What You Need To Know

Rome is a city in Italy. Rome is the capital of Italy and of the Lazio region, it is also the country’s largest and most populated and fourth-most populous city in the European Union by population within city limits. The Metropolitan City of Rome has a population of 4.3 million residents. The city is located in the central-western portion of the Italian Peninsula, within Lazio (Latium), along the shores of Tiber river. The Vatican City is an independent country geographically located within the city boundaries of Rome, the only existing example of a country within a city: for this reason Rome has been often defined as capital of two states.

 

Area: 1,285 km²
Population: 4.3 million

 

Currency

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  • The Italian lire disappeared into history on March 1, 2002, replaced by the euro, the single European currency, whose official abbreviation is “EUR.

 

Economy

Being the capital city of Italy, Rome hosts all the principal institutions of the nation, like the Presidency of the Republic, the government (and its single Ministeri), the Parliament, the main judicial Courts, and the diplomatic representatives of all the countries for the states of Italy and the Vatican City (curiously, Rome also hosts, in the Italian part of its territory, the Embassy of Italy for the Vatican City, a unique case of an Embassy within the boundaries of its own country). Many international institutions are located in Rome, notably cultural and scientific ones – such as the American Institute, the British School, the French Academy, the Scandinavian Institutes, the German Archaeological Institute – for the honour of scholarship in the Eternal City, and Specialized Agencies of the United Nations, such as the FAO. Rome, also hosts major international and worldwide political and cultural organisations, such as the International Fund for Agricultural Development (IFAD), World Food Program (WFP), the NATO Defense College and ICCROM, the International Center for the Study of the Preservation and Restoration of Cultural Property. Rome is currently an beta+ world city, falling down from its alpha- status in 2008, along with Berlin, Bucharest, Athens, Lisbon, Montreal and Budapest.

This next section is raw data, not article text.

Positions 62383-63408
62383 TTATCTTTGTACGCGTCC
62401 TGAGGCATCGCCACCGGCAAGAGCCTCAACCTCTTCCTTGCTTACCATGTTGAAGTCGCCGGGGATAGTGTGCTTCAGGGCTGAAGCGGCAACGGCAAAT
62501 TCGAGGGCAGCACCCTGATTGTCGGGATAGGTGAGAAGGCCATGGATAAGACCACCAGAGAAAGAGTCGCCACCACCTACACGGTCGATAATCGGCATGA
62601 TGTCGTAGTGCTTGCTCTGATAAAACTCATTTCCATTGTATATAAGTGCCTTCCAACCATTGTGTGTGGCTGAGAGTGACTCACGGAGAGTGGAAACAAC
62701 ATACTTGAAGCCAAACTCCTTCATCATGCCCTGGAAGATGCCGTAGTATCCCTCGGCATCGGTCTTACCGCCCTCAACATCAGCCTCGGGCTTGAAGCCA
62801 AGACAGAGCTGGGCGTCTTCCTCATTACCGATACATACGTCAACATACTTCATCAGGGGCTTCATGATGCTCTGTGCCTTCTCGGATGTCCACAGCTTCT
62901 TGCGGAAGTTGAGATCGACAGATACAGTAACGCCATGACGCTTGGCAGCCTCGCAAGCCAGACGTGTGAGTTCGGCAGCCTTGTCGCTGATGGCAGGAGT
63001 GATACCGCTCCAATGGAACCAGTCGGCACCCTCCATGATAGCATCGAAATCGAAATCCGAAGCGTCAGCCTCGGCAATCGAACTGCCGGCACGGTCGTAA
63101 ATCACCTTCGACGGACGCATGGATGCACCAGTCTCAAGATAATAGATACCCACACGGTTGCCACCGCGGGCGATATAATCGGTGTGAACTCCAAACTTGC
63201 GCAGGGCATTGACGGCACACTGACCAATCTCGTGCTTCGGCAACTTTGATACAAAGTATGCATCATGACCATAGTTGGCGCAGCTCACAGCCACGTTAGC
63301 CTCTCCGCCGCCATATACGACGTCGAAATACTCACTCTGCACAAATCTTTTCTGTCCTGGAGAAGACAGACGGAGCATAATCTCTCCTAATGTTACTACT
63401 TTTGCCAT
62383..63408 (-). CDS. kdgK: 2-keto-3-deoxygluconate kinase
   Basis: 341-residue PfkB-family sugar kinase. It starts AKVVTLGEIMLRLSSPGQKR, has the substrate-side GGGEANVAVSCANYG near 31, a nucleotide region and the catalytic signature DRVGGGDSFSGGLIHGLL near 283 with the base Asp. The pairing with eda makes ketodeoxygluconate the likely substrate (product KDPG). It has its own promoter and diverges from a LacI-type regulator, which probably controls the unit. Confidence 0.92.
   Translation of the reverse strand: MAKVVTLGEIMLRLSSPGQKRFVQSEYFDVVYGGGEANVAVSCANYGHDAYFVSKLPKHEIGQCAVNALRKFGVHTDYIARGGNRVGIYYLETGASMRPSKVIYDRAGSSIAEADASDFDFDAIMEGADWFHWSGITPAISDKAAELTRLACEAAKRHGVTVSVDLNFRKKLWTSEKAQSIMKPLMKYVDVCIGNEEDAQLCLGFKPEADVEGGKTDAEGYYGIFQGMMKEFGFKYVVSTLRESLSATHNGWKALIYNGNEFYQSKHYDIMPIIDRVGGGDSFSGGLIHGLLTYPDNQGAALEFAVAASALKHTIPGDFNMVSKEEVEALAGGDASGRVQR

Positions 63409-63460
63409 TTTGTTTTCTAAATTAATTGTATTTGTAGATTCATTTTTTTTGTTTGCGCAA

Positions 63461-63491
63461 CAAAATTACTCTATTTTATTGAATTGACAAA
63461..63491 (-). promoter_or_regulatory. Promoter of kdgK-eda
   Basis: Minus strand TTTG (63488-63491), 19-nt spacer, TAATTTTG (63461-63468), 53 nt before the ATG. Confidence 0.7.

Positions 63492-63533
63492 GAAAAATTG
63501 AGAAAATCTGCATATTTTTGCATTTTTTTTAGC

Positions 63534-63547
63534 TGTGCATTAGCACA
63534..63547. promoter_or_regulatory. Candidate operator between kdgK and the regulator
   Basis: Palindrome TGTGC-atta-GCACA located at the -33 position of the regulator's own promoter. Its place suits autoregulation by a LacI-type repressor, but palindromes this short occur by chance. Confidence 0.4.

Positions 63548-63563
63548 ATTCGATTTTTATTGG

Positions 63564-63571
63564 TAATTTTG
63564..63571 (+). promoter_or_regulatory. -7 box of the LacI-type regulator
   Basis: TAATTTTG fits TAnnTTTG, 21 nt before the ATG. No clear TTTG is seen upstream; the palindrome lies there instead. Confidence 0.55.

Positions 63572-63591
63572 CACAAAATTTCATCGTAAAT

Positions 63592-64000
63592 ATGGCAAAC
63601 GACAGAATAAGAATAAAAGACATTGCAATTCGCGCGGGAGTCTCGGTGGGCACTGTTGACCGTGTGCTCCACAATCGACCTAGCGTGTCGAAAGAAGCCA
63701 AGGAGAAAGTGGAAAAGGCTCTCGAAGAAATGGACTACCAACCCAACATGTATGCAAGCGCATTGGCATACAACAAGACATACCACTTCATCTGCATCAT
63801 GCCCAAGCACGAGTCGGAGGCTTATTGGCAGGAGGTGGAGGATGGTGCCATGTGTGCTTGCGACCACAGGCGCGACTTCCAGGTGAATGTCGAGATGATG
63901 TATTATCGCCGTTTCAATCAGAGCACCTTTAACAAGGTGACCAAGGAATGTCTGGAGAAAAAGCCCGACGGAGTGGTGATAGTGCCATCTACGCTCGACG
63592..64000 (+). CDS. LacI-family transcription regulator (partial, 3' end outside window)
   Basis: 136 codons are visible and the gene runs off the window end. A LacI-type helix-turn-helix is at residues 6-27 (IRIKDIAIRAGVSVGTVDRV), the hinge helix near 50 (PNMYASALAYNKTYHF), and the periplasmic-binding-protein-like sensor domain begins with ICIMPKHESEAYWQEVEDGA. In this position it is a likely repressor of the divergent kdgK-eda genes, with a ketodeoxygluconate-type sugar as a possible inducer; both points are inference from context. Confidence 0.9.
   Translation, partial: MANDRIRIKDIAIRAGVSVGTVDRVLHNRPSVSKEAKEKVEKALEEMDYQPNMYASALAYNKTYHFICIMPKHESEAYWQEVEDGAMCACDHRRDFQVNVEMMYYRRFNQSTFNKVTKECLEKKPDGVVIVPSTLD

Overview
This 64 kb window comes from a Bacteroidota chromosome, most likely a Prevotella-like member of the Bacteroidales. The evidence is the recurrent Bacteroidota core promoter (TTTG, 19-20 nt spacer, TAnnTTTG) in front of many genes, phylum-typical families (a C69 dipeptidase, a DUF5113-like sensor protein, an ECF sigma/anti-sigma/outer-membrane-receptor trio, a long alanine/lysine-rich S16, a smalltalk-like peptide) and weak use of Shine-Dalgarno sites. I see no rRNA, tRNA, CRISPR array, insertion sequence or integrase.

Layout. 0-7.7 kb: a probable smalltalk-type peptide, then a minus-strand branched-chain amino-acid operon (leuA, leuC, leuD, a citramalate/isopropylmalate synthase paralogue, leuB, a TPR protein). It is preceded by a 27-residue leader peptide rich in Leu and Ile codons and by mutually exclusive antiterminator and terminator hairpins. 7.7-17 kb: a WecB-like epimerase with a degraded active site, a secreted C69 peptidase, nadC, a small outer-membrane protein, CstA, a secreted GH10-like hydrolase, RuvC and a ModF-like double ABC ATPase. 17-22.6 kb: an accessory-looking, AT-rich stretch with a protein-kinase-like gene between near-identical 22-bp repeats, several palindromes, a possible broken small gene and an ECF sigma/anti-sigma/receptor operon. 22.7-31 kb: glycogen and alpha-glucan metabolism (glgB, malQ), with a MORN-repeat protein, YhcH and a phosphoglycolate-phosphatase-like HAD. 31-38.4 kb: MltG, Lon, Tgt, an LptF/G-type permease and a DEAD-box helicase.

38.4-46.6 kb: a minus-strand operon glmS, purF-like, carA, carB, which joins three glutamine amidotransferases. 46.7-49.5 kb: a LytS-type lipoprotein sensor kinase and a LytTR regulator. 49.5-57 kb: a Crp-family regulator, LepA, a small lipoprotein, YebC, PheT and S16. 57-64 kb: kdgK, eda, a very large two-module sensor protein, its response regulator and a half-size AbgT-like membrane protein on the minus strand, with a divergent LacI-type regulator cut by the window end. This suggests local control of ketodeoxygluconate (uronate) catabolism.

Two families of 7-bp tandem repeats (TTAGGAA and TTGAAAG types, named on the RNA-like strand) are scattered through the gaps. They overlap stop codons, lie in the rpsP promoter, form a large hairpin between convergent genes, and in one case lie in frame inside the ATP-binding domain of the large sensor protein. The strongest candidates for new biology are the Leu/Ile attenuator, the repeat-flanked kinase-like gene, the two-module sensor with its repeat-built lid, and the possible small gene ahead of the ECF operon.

Language

Languages of the Roman Empire. Latin and Greek were the dominant languages of the Roman Empire, but other languages were important regionally. The language of the ancient Romans was Latin, which served as the “language of power”.

 

Health and security

  • Healthcare spending in Italy accounted for 9.2% of GDP in 2012 (about $3,200 per capital) of which about 77% is public, slightly lower than the average of 9.3% in OECD countries. In 2000 Italy’s healthcare system was regarded, by World Health Organization’s ranking, as the 2nd best in the world after France, and according to the CIA World factbook, Italy has the world’s 14th highest life expectancy. Thanks to its good healthcare system, the life expectancy at birth in Italy was 82.3 years in 2012, which is over two years above the OECD average.
  • Italy divides police enforcement into Military and Civil guards, distinguishing each “corps” for duties and jurisdictions. All law enforcement officers are considered “Pubblico Ufficiale” (Public Functionary) but not all officers are “Agente di Pubblica Sicurezza” (Public Safety officer) as the latter gives the authority to arrest, investigate and patrol in the whole national territory and in all situations. All police are under the Ministero dell’Interno, the highest police and public safety authority, which – through the Department of Public Safety – coordinates the enforcement’s. Locally, Polizia di Stato is under the Authority of the Prefetto, who collaborates with the Questore (the local chief of Polizia di Stato, with technical jurisdiction on all forces.) to organise the enforcement’s.